As a manager, it is your job to maximize the productivity of your team. One “easy” way is to reduce distractions such as minimizing context switching or providing a distraction-free workplace for people that prefer that. Context switching is minimized when there are fewer meetings, or when meetings are aligned such that there are fewer holes in the “cheese” calendar. As a manager you should review your teams’ calendars so you can schedule meetings with the minimum amount of interruptions. This may mean for example asking some folks to come in earlier, have “meeting-free afternoons”, only do meetings on certain days of the week, or just simply be smart about when to schedule meetings. Don’t only do this for your own meetings, also educate your teams and other parts of the organization so that they do the same.

Don’t. Be. Late.

Most meetings are scheduled to last one hour because that’s the standard block of time on a calendar. Don’t do this. Instead, analyze how much time you really need. This usually works best in combination with a timed agenda which is circulated before the meeting. For example:

Meeting to discuss feature X, 9:00-9.35am

Purpose: give participants update on feature status, and gather feedback on proposed architecture.
Lead: Sarah

  • 9:00-9:10 am: review feature scope and implementation proposal
  • 9:10-9.30 am: gather input from participants
  • 9.30-9.35 am: summarize feedback and plan next steps

The timing here is tight, and will quickly fall apart if folks are late and trickle in during the first 10 minutes. You should set a clear bar that this is not acceptable. It’s a waste of everyone’s time and expensive (in terms of dollars and morale). Starting a meeting at 9am should mean that everyone is in the room at 9 am ready to get started, and should plan on arriving a few minutes before. “Worst” case you account for 5 minutes of settling in time at the start of each meeting, but I suggest that you hold your team’s to a higher standard and respect each other’s time. Every meeting should have an owner, an agenda, and a follow up (see below). The owner should be responsible for running the meeting. This includes:

  • Scheduling the meeting, while reducing schedule interruptions
  • Determining participants, avoid very large meetings unless you’re simply informing people about a topic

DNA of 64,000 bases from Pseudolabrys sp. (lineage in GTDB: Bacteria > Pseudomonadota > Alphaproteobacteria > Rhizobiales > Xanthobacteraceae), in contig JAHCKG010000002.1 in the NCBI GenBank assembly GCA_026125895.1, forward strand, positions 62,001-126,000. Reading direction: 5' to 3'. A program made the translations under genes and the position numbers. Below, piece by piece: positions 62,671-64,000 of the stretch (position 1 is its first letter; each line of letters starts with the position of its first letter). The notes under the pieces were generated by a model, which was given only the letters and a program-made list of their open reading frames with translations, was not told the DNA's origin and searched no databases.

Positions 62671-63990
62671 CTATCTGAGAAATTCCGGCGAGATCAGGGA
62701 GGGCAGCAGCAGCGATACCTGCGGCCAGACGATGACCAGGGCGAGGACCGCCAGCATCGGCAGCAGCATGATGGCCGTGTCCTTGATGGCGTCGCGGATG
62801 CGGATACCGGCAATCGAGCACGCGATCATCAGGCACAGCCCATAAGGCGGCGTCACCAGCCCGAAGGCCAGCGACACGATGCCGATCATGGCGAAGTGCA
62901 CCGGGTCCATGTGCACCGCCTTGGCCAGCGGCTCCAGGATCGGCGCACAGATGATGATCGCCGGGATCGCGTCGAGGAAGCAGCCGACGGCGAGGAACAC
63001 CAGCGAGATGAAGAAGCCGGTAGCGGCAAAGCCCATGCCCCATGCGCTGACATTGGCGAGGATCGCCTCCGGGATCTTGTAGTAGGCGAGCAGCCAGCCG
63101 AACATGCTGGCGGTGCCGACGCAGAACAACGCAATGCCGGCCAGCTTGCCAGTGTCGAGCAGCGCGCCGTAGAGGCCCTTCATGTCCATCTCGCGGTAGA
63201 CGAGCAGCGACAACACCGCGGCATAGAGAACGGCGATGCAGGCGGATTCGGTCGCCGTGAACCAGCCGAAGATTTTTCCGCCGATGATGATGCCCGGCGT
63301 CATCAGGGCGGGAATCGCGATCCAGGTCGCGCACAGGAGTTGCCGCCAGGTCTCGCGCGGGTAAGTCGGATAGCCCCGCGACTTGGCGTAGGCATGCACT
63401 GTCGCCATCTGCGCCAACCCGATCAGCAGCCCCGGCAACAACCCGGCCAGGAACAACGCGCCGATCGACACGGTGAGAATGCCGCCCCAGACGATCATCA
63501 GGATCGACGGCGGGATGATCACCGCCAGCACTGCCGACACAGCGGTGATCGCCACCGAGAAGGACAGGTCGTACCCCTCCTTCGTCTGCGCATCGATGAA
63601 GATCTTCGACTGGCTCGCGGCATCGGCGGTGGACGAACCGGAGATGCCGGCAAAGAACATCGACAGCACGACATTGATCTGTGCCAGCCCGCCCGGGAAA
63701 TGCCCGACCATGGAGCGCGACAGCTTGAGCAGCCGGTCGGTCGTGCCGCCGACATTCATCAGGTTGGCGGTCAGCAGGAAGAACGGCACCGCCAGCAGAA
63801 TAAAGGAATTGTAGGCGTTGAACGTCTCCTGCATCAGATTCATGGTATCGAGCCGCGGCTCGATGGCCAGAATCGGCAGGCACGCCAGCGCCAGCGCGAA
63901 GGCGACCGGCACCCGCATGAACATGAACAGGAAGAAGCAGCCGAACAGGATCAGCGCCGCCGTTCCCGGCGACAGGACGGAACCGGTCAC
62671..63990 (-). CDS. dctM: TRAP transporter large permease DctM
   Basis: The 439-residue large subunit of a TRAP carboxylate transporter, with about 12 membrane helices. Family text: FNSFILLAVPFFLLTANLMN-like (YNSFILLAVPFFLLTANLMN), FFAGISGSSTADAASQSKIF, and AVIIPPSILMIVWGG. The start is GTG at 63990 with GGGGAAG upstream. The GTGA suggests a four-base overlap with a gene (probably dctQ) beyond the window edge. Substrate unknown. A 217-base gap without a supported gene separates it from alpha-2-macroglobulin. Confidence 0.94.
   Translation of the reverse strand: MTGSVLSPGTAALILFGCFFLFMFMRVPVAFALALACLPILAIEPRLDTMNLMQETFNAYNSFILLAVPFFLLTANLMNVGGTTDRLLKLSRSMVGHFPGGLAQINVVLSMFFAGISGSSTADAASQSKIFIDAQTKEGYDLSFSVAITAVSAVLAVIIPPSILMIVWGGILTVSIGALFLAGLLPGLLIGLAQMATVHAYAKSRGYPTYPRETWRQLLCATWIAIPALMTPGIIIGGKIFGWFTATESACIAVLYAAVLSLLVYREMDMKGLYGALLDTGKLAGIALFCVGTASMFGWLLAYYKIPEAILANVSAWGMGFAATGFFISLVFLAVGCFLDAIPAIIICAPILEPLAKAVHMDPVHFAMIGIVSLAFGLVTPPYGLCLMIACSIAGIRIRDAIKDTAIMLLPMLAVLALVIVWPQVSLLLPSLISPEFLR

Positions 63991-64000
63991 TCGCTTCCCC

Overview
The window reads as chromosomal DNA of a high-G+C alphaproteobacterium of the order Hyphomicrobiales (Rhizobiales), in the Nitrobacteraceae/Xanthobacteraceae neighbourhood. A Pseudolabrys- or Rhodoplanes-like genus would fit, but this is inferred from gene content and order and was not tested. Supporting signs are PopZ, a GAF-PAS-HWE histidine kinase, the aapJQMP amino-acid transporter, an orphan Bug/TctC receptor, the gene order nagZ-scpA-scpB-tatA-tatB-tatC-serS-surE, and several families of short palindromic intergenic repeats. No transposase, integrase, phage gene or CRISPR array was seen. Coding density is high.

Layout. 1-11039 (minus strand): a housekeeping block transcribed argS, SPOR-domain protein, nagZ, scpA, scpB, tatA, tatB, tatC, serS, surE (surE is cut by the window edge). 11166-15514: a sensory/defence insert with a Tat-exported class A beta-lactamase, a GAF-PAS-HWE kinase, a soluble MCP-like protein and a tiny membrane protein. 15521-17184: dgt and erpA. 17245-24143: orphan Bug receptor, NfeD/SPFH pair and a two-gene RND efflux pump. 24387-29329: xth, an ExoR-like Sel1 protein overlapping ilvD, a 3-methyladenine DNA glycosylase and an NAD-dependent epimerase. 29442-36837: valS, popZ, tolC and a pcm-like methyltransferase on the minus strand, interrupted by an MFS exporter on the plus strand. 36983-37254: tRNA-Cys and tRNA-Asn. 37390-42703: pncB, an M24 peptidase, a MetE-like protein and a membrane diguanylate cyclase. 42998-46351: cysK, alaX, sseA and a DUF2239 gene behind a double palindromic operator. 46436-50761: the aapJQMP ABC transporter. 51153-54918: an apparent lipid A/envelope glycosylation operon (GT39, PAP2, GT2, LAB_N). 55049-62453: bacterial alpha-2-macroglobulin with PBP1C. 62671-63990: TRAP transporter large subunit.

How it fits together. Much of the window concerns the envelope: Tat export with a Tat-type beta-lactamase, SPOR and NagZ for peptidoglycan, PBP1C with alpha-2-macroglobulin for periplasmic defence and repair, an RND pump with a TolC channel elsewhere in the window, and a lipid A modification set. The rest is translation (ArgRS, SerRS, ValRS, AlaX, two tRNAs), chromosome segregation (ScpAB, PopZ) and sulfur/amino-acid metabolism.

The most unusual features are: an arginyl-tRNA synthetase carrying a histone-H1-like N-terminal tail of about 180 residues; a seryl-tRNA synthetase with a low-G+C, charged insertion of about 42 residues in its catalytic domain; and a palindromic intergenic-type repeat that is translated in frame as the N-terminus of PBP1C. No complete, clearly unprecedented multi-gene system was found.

• Setting the tone of the meeting at the start: state the purpose and what a successful outcome looks like
  • Ensuring that everybody participates and has an equal opportunity to talk
  • Keeping an eye on the clock, sticking to the agenda and keep the meeting moving forward
  • Summarize the meeting and let everyone go in time
  • Taking notes during, and send out a summary including follow up items with owners

Meeting Notes are more important than you think

The meeting lead should summarize the meeting and circulate meeting notes. They serve an important purpose:

  • Documentation
  • An opportunity for others to respond with more thoughts
  • An opportunity for non-attendees to catch up on what was discussed
  • A clear post-meeting “To-do” list with owner
  • A “whiteboard capture” in case it is accidentally erased

You’ll be surprised how often people walk away from a meeting with a different understanding of what was discussed, notes can help get everyone on the same page, and give people an opportunity to correct or add nuance.

Ask for feedback, you can’t do it alone

Do you want to improve? Ask for feedback. Not only will you learn something, but you also get participants more involved in making meetings successful. You can only make meetings successful if the entire team thinking about how to improve meetings. One friend who runs a successful biotech company told me his teams started giving more meaningful feedback after they were primed about the cost of the meeting. If you have 8 people in a 1-hr meeting, at a gross rate of say $175k/employee/year that’s a ~$800 meeting, excluding wasted time caused by the interruption that the meeting caused. Discussing meeting cost helps with the basic understanding that meetings do not come free, and it’s in everyone’s interest to hold each other accountable to run the most effective and efficient meeting possible.